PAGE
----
- At some point, king Arad the Canaanite finds out about the Israelites’ little spy mission from earlier. So he gets pissed and his people start attacking the Israelites. God is having none of this, so he helps the Israelites destroy these Aradites and steal several cities.
- A little later in the Israelites’ journey they run into the Amorites. They ask the king of the Amorites if they can pass through peacefully, but the Amorites are not having it. So the Amorites attack, and then the Israelites fight back and take all their land too.
- Next up comes the land of Bashan. When the Bashan people start fighting them, (which, to be fair, one would expect them to do at this point since it is quite clear now that the Israelites are just plowing through and taking over ALL the land they come across), this is what
happens: “21:35 So [the Israeltes] smote [the king of Bashan], and his sons, and all his people, until there was none left him alive: and they possessed his land.”
- The Israelites then make it to the plains of Moab, and naturally, the people of Moab are shaking in their boots (err … sandals), because these Israeltes have just completely MOWED down and massacred and taken over EVERY town in their path up until now. So Balak, the king of Moab, sends some men to attempt to convince some dude named Balaam, who lives nearby, to curse them. Balaam seems to have some sort of special powers. But God talks to Balaam and tells him that he must not curse the Israelites, because they are blessed. Balak then sends yet more important men/princes to convince Balaam, and God is like, o.k. fine you can go with them to meet Balak, but do and speak only what I tell you. So Balaam gets on his donkey to go, and then God gets pissed, even though he was the one who TOLD Balaam to go in the first place. Then there’s this whole amusing scene where an angel of God blocks their path and talks through the donkey to Balaam, and then eventually the angel tells him to continue on his way anyway. So Balaam meets with Balak, and goes through all this rigamarole with setting up altars and sacrifices so he can “channel” God and allow God to talk through him. This goes on for a while and involves several locations, and all in all, Balaam eventually gives a total of like 5 or more “oracles” from God. Here are some highlights from a few of them:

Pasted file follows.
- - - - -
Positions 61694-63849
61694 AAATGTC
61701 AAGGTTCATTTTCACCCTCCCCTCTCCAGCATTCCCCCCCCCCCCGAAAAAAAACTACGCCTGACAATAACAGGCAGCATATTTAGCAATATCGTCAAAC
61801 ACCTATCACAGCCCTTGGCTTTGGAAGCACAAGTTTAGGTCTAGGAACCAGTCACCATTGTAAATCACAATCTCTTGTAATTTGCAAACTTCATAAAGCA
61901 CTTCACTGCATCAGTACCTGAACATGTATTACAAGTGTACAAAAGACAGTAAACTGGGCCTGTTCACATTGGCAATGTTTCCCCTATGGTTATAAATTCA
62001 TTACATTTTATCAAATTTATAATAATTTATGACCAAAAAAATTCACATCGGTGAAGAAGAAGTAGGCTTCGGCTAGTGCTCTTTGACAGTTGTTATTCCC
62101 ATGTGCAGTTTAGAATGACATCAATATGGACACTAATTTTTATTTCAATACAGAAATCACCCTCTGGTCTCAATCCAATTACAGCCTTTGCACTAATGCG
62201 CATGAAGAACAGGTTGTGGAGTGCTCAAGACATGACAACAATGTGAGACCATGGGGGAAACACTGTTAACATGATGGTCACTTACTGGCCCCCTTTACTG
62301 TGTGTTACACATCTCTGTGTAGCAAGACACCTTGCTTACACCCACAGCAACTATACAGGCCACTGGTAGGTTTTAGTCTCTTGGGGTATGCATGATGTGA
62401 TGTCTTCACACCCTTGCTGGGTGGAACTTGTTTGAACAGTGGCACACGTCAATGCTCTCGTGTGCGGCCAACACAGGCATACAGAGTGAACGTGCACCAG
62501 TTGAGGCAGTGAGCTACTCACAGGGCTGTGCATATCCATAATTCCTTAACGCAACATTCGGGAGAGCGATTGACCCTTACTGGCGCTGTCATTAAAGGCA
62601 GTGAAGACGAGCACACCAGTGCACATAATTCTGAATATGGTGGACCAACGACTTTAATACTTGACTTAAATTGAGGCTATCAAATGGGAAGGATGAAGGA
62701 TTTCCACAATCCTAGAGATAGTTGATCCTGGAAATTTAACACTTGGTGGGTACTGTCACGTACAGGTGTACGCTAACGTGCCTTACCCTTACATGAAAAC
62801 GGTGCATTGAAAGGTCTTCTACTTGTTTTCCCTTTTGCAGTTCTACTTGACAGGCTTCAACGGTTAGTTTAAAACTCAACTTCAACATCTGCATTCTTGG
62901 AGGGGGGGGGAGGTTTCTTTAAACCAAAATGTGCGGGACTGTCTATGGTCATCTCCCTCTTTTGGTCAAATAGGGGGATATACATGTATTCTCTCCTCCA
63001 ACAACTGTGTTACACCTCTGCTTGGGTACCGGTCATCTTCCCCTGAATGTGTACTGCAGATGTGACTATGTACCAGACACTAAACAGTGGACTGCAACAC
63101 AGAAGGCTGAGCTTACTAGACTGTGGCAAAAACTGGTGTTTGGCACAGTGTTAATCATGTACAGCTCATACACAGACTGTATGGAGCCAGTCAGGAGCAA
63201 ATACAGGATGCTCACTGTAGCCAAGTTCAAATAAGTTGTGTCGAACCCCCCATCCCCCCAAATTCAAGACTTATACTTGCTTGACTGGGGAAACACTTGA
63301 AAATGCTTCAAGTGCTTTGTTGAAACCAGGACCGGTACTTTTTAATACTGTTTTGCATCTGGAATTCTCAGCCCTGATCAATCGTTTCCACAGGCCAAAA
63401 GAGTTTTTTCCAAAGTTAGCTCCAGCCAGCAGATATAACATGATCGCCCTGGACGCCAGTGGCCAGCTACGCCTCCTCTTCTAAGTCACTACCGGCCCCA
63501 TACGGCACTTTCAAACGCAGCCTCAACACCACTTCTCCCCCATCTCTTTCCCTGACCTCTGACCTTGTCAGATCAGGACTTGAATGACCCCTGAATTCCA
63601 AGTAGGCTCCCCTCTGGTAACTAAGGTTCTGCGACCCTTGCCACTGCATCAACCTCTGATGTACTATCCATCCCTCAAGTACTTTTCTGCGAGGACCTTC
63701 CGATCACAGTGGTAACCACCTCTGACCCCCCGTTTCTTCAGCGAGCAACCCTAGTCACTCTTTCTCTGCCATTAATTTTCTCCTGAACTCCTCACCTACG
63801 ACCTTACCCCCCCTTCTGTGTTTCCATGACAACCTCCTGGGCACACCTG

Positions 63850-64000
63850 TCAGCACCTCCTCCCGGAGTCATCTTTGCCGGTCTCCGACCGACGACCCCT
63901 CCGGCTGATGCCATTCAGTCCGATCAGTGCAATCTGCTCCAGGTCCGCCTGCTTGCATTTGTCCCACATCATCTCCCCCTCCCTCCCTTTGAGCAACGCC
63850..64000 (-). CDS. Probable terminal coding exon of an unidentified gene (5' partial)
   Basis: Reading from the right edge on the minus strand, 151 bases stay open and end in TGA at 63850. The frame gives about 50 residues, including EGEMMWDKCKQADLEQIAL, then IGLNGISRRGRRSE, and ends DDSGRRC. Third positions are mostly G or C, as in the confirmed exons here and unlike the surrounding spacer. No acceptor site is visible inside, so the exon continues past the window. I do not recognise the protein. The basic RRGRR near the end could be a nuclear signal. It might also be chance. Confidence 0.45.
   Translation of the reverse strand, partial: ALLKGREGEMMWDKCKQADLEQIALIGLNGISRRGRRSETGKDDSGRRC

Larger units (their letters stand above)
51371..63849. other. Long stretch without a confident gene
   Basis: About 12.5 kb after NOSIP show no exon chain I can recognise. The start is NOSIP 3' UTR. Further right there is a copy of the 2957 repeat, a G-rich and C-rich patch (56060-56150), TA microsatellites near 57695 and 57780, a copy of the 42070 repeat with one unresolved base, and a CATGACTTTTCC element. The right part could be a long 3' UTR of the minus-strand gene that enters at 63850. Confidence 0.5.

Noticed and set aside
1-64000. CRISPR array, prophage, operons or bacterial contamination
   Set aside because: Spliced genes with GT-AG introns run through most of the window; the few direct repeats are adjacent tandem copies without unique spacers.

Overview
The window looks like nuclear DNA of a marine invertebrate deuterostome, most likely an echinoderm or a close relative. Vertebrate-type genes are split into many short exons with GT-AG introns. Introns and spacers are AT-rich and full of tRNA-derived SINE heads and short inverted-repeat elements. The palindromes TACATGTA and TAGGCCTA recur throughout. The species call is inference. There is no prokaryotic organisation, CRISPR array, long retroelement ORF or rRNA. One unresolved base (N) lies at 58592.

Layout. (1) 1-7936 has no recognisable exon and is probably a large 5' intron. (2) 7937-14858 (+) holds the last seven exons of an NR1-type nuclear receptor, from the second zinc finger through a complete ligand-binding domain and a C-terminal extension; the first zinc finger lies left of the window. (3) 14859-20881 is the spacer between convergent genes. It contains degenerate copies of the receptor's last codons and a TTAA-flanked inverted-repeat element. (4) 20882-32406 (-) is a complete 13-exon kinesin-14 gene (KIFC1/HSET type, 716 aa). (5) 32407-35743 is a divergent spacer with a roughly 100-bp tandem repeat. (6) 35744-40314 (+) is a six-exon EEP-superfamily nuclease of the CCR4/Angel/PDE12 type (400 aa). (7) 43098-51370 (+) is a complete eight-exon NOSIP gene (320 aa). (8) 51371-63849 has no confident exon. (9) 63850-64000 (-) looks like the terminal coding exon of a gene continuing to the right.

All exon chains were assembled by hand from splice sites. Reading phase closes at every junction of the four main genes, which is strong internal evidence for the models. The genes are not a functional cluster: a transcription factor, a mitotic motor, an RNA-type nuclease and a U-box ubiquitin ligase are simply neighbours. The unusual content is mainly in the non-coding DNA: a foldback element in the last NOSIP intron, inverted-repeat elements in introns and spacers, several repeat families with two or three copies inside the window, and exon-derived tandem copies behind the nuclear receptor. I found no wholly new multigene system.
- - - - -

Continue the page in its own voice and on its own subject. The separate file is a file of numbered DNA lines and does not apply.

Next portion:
- From the second oracle: “23:22 God brought [the Israelites] out of Egypt; he hath as it were the strength of an unicorn. 23:23 Surely there is no enchantment against Jacob, neither is there any divination against Israel: according to this time it shall be said of Jacob and of Israel, What hath God wrought! 23:24 Behold, the [Israelites] shall rise up as a great lion, and lift up himself as a young lion: he shall not lie down until he eat of the prey, and drink the blood of the slain.”
- From the third oracle: “24:8 God brought him forth out of Egypt; he hath as it were the strength of an unicorn: he shall eat up the nations his enemies, and shall break their bones, and pierce them through with his arrows. 24:9 He couched, he lay down as a lion, and as a great lion: who shall stir him up? Blessed is he that blesseth thee, and cursed is he that curseth thee.”
- From the fourth oracle: “24:17 I shall see him, but not now: I shall behold him, but not nigh: there shall come a Star out of Jacob, and a Sceptre shall rise out of Israel, and shall smite the corners of Moab, and destroy all the children of Sheth.” All of this sounds pretty menacing.